Impression 1: okay, I think it deals with most of the obvious shortcomings -- going from C# back to Java wouldn't be quite as painful.
Impression 2: I think that Sun is falling into a dangerous trap, of allowing Microsoft to set the running here. I mean, looking at the bulleted new features for Java 1.5, I find:
-- Autoboxing/Unboxing: been in C# from the beginning.
-- Enhanced for loop: been in C# from the beginning, and I find C#'s syntax clearer. Also, C# will edge ahead again in its upcoming release, which adds yield, making iteration programming much easier.
-- Generics: hitting C# and Java at about the same time. (I'm assuming that Java's bounded wildcards and C#'s constraints provide roughly comparable capabilities.)
-- Typesafe Enums: been in C# from the beginning.
-- Varargs: been in C# from the beginning. (I'm assuming that, although the examples are all "Object...", you can specify any type there -- otherwise, C#'s version is more powerful.)
-- Static import: an advance over C#. Part of me really likes this feature, part of me finds it a bit dangerous in terms of potential namespace collisions. I'll have to chew on this one.
-- Metadata: been in C# from the beginning. I can't find any bloody documentation on how it works in Java, especially how one defines new metadata types, but the syntax examples I'm seeing make me nervous that it isn't as powerful and easy to use as the C# version. (Metadata, AKA attributes, are essential to real C# power programming. I use it extensively -- it lets you write much cleaner and more decoupled code if you know what you're doing. The combination of reflection plus attributes is hugely powerful.)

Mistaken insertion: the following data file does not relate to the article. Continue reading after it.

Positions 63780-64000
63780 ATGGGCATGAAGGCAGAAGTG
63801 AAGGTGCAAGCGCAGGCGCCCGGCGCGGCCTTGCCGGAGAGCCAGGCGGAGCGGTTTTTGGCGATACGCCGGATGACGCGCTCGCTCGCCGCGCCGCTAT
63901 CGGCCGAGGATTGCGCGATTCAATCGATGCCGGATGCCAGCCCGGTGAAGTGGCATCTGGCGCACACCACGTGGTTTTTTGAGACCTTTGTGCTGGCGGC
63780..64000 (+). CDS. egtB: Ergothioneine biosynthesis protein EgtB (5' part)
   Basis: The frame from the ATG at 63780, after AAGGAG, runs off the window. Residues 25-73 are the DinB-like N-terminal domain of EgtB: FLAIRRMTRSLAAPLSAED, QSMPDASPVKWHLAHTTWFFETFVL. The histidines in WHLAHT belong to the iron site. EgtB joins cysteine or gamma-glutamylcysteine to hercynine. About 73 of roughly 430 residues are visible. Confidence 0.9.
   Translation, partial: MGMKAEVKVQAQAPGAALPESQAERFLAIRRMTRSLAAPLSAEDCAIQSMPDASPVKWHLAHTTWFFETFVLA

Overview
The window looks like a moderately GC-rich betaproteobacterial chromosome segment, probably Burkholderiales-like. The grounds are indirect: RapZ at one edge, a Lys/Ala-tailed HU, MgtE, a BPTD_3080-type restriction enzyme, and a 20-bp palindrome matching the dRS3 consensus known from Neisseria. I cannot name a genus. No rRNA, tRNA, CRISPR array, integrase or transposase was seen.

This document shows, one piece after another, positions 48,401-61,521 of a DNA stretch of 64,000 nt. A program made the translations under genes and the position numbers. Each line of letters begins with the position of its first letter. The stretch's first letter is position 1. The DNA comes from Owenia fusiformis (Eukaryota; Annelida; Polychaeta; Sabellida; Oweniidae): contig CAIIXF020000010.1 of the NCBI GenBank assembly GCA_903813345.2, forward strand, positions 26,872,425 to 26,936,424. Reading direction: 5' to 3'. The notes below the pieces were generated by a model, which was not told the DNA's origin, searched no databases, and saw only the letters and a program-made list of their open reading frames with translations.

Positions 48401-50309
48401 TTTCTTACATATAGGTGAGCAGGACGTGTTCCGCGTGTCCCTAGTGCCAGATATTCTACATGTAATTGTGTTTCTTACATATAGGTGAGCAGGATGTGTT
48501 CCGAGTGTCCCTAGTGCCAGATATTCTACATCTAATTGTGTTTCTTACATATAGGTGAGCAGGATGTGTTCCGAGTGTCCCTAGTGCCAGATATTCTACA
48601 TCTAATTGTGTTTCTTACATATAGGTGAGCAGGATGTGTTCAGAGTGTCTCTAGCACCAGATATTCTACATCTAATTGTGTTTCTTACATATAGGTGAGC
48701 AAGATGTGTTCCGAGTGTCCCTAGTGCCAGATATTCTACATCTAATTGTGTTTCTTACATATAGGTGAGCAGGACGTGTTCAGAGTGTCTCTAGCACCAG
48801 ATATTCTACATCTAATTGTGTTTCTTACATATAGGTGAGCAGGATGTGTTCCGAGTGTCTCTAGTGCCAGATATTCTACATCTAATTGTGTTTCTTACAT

And they still haven't caught up with C# 1.0, as far as I can tell -- I'm not finding either class properties or anything like the strongly-typed delegate/event model, which are respectively very nice and wonderful. Worse, Microsoft isn't standing still -- the next version of C# adds generics and yield, as mentioned above. They're also adding anonymous methods (lambda functions) -- are these in Java yet? Finally, they're adding partial types (allowing you to split a type across multiple files), which won't change the world but will make generated code a good deal more manageable.
The problem, of course, is that if Java winds up in a mode of playing catch-up with C#, it's going to lose in the long run. The only way to be competitive with Microsoft is to stay ahead of them; that's been proven in many different arenas.
And truth to tell, while I very much like C#, I don't want to see Java in trouble. Microsoft is very consistent: when there's a viable competitor, they tend to be reasonably innovative and interesting, but as soon as they're left alone in a field they get lazy. C# will continue to develop as a decently cutting-edge language only so long as Java is forcing it to do so. And being a serious language geek (and a heavy consumer of most of these cutting-edge features), I don't want the pace of advancement to slacken...